Example:

Implicit Differentiation,

Good Question 17

2004 AB 4

2016 BC 4

2012 AB 27 (implicit differentiation), Multiple-choice

BC classes see Implicit differentiation of parametric equations,  A Vector’s Derivative

Related Rates 

Derivatives are rates and when more than one variable is changing over time the relationships among the rates can be found by differentiating with respect to time. The time variable may not appear in the equations. These questions appear occasionally on the free-response sections; if not there, then a simpler version may appear in the multiple-choice sections. In the free-response sections they may be an entire problem, but more often appear as one or two parts of a longer question.

What students should know how to do

  • Set up and solve related rate problems.
  • Be familiar with the standard type of related rate situations, but also be able to adapt to different contexts.
  • Know how to differentiate with respect to time. That is, find dy/dt even if there is no time variable in the given equations using any of the differentiation techniques.
  • Interpret the answer in the context of the problem.
  • Unit analysis.

Shorter questions on this concept also appear in the multiple-choice sections. As always, look over as many questions of this kind from past exams as you can find.

For some previous posts on related rate see  Related Rate Problems I and Related Rate Problems II.

Examples

 2014 AB4/BC4,

2016 AB5/BC5

2019 AB 4 Related Rate

2019 AB 6

Good Question 9


Family of Functions

A “family of functions” are defined by an equation with a parameter (sort of an extra variable). Changing the parameter gives a different but similar curve. Questions should be answered in general, that is, in terms of the parameter not some specific value of the parameter. These questions appeared on some exams long ago, may be making a comeback.

Examples:

1995 BC 5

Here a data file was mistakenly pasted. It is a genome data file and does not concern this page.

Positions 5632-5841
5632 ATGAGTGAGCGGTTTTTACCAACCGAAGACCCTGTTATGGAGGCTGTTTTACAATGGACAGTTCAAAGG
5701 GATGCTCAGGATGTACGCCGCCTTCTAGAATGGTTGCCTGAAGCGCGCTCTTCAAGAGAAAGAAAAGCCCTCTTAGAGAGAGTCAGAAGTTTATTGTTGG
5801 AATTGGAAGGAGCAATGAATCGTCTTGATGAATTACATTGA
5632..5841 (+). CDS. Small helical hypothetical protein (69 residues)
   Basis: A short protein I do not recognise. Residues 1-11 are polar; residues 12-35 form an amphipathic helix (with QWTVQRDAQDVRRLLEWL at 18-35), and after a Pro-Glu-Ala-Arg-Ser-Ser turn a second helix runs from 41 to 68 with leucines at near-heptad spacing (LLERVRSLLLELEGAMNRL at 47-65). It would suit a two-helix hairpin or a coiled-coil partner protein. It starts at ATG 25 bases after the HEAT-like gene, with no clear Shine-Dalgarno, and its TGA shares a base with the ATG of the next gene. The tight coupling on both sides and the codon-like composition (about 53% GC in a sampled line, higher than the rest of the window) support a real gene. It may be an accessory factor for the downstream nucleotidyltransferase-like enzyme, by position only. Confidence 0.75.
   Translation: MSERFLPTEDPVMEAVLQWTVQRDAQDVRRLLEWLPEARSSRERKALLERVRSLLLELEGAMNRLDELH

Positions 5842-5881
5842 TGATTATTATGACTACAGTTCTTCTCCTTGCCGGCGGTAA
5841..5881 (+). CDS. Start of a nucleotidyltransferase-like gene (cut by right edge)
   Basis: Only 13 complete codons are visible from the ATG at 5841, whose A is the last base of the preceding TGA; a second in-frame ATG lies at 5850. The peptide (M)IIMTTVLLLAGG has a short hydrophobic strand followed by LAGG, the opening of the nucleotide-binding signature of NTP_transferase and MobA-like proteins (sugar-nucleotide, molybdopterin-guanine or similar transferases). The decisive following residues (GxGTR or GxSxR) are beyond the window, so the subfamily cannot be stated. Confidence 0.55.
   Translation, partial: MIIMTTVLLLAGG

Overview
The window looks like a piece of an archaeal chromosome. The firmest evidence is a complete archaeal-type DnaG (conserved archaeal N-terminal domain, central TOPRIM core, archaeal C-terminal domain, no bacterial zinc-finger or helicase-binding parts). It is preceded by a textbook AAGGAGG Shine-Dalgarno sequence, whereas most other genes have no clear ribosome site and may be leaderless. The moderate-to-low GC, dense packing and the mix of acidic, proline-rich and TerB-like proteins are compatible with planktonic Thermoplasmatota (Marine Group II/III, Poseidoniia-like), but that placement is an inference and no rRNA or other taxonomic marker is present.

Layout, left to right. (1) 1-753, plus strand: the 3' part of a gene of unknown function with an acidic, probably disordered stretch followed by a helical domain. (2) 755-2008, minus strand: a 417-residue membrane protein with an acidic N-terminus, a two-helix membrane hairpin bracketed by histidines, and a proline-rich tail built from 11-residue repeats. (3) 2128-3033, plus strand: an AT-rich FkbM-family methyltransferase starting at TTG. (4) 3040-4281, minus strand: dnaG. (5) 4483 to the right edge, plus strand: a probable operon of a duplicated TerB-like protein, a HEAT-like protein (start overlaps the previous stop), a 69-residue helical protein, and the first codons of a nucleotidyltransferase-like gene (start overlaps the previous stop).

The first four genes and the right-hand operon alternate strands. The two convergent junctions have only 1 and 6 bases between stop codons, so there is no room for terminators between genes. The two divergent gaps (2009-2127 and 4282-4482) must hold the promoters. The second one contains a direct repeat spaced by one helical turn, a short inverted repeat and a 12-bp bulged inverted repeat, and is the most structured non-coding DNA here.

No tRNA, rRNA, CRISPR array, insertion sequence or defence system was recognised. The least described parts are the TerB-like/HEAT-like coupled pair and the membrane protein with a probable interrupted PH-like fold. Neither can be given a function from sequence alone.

1996 AB4/BC4

Good Question 5: 1998 AB2/BC2

2019 BC 5


Other Topics

Free response questions (many of the BC questions are suitable for AB)

  • Finding derivatives using the chain rule, the quotient rule, etc. from tables of values: 2016 AB 6 and 2015 AB 6
  • L’Hospital’s Rule 2016 BC 4, 2019 AB 3 (Don’t be fooled), 2019 AB 4(c)
  • Continuity and piecewise defined functions: 2012 AB 4, 2011 AB 6 and 2014 BC 5
  • Arc length (BC Topic) 2014 BC 5
  • Partial fractions (BC Topic) 2015 BC 5
  • Improper integrals (BC topic): 2017 BC 5

Multiple-choice questions from non-secure exams:

  • 2012 AB 27 (implicit differentiation), 77 (IVT), 88 (related rate)
  • 2012 BC 4 (Curve length), 7 (Implicit differentiation), 11 (continuity/differentiability), 12 (Implicit differentiation), 77 (dominance), 82 (average value), 85 (related rate) , 92 (compositions)

These question may come from any of the Units in the  2019 CED.


Revised March 12, 2021


Type 7 Questions: Miscellaneous

Any topic in the Course and Exam Description may be the subject of a free-response or multiple-choice question. There are topics that are not asked often enough to be classified as a type of their own. The two topics listed here have been the subject of full free-response questions or major parts of them. Other topics occasionally asked are mentioned in the question list at the end of the post.

Implicitly defined relations and implicit differentiation